In the past week, a lot has happened around the globe in terms of regulation. In our regulation ECHO we look back to the end of the week and summarize what was said, thought or decided when, where and by whom.

Germany: CDU Hamburg demands its own Bitcoin revolution

The Hamburg Christian Democrats are playing with the idea of their own Bitcoin revolution for the Hanseatic city. This was reported last week in the Hamburger Abendblatt with reference to the CDU member of parliament and spokesman for the digital economy, Carsten Ovens. According to him, the “Hamburg Coin” has above all a Bitcoin revolution marketing character. So far, however, the ruling SPD has not heard anything about this proposal.

Iran: US authority wants to slow down use of crypto in Iran
The use of crypto currencies has recently become more and more popular for companies in Iran. The reason for this lies in the trade sanctions of the USA against the country. These should be avoided with the use of crypto currencies. But this should now be an end. As the US authority against financial crime, the Financial Crimes Enforcement Network (FinCEN), announced, the use of crypto currencies in Iran is classified as “illegitimate and malicious” and therefore wants to prevent it.

Hong Kong: New regulatory approach planned Bitcoin loophole

The Hong Kong Securities and Futures Commission (SFC) would like to regulate Bitcoin loophole more strongly in the jurisdiction. As chairman Carlson Tong Ka-shing revealed to the local media, the new regulation is intended to protect potential investors. However, this is not a policy of Bitcoin loophole bans, as is the case in mainland China. Rather, one would like to design a well-regulated counter-model to the rest of the People’s Republic.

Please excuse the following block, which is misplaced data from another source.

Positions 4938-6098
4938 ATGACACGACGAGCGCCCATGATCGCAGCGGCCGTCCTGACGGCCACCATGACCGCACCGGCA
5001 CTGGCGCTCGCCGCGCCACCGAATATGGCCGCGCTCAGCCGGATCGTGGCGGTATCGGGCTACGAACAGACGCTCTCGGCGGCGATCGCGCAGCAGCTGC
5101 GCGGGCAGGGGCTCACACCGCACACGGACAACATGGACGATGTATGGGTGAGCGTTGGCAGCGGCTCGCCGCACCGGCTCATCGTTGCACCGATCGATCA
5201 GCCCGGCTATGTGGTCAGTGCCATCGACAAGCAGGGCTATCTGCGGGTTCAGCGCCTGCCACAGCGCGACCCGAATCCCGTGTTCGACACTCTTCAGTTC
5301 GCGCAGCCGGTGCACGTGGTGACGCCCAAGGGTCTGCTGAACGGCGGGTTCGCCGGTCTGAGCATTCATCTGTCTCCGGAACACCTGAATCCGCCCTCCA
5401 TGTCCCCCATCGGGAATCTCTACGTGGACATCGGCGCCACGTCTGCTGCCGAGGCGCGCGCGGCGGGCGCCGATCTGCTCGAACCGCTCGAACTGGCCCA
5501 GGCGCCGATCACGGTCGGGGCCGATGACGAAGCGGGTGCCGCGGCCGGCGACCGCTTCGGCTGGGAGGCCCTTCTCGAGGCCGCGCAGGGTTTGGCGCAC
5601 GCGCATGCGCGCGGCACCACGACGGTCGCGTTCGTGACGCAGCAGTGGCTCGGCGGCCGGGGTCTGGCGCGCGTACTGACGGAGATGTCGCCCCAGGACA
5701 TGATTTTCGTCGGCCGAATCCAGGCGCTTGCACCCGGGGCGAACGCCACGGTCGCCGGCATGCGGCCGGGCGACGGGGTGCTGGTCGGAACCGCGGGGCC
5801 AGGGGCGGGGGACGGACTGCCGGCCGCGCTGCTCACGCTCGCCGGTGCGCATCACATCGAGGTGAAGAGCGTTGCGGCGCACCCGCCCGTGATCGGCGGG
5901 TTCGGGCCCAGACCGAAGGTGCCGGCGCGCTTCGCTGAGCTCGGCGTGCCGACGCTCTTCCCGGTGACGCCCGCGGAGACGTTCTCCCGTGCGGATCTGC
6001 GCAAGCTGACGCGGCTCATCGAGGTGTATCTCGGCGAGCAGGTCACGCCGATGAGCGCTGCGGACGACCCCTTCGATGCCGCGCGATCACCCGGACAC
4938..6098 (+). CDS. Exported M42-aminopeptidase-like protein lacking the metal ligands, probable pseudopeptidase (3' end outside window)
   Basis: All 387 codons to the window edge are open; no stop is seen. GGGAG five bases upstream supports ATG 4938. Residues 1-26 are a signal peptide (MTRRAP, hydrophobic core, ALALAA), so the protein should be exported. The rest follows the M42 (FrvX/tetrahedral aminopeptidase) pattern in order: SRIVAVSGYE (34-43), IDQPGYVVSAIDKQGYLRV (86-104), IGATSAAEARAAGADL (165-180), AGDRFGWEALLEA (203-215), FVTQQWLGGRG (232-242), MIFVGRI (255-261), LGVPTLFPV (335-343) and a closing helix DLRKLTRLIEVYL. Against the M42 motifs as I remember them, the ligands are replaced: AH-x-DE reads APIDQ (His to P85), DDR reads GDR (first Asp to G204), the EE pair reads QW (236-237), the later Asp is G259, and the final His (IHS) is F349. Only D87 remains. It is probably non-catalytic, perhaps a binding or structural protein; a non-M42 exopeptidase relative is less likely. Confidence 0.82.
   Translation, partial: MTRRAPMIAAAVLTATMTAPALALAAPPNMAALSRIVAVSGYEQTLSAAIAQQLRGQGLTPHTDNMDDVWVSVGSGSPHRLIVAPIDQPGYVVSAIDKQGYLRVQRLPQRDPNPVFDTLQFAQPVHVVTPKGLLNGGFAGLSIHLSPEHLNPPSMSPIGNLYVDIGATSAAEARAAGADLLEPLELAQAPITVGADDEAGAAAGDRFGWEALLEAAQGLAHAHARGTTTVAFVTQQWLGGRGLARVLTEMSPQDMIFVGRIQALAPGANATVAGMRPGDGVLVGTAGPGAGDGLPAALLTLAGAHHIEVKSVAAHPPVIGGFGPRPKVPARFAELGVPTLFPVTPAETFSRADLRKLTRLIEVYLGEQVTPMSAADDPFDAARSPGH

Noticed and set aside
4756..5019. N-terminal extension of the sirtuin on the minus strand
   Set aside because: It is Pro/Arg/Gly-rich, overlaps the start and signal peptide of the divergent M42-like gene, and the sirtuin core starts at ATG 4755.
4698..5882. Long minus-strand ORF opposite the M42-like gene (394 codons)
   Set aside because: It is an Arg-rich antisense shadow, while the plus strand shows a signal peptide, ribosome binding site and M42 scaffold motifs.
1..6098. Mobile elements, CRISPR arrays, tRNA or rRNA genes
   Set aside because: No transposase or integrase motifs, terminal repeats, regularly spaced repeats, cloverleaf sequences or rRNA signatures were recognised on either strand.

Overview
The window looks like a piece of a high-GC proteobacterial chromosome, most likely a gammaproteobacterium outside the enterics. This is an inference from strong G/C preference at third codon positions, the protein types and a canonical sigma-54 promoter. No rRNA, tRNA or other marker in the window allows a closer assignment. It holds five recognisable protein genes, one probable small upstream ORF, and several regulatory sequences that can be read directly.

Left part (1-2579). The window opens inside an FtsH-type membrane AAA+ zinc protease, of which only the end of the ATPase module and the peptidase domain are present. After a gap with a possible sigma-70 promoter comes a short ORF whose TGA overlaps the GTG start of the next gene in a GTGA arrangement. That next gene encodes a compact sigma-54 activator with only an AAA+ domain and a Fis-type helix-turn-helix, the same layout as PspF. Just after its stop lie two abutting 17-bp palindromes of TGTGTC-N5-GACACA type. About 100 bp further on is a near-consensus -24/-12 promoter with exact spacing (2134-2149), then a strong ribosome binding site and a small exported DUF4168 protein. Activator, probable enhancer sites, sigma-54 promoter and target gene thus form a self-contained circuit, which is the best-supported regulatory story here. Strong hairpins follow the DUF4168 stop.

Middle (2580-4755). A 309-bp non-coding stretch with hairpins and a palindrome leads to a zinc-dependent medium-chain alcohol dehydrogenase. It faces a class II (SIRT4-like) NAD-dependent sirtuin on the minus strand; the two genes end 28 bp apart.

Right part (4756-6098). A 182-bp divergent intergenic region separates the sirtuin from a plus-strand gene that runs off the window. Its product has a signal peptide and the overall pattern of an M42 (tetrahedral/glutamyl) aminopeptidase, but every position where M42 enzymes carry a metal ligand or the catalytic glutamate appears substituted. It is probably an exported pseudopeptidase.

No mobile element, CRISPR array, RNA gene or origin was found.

USA: Former CFTC chairman for ICO regulation as securities
Gary Gensler, former chairman of the US Commodity Futures Trading Commission (CFTC), has taken a stand on Initial Coin Offerings. Crypto currencies, which emerge from ICOs, were therefore generally considered securities in the USA. Basically, he is positive about crypto currencies and blockchain technology. However, he stresses the need for a regulatory framework for sustainable growth. In the past, Gensler had already classified Ether and XRP as securities.

Russia: Hackers in court over minings on government servers
A young Russian hacker was put on trial this week. He is accused of illegally mining crypto currencies. He is alleged to have used the computing power of servers operated by the Russian government for this purpose without permission. Local media report that the Russian domestic intelligence service FSB has become aware of the inconsistencies on Russian government servers. The 21-year-old hacker is now threatened with up to five years imprisonment.

USA: SEC sets up new department for dialogue with ICOs
The US Securities and Exchange Commission (SEC) has ordered the creation of a new department. The aim of this group is to improve coordination with crypto start-ups. In particular, it should make it easier for those who want to start an initial coin offering to comply with the legal framework. From now on, the Strategic Hub for Innovation and Financial Technology (FinHub) will act as a contact point for FinTech companies.

Japan: Tax committee to facilitate crypto taxation
The Japan Taxation Committee has discussed how to simplify the taxation of crypto currencies in the island state. Local media report that the current tax system is unnecessarily complex and discourages many Japanese citizens. The committee, which advises the government on tax issues, therefore wants to make it easier to include crypto currencies in tax returns. This would also create an even more crypto-friendly environment in Japan.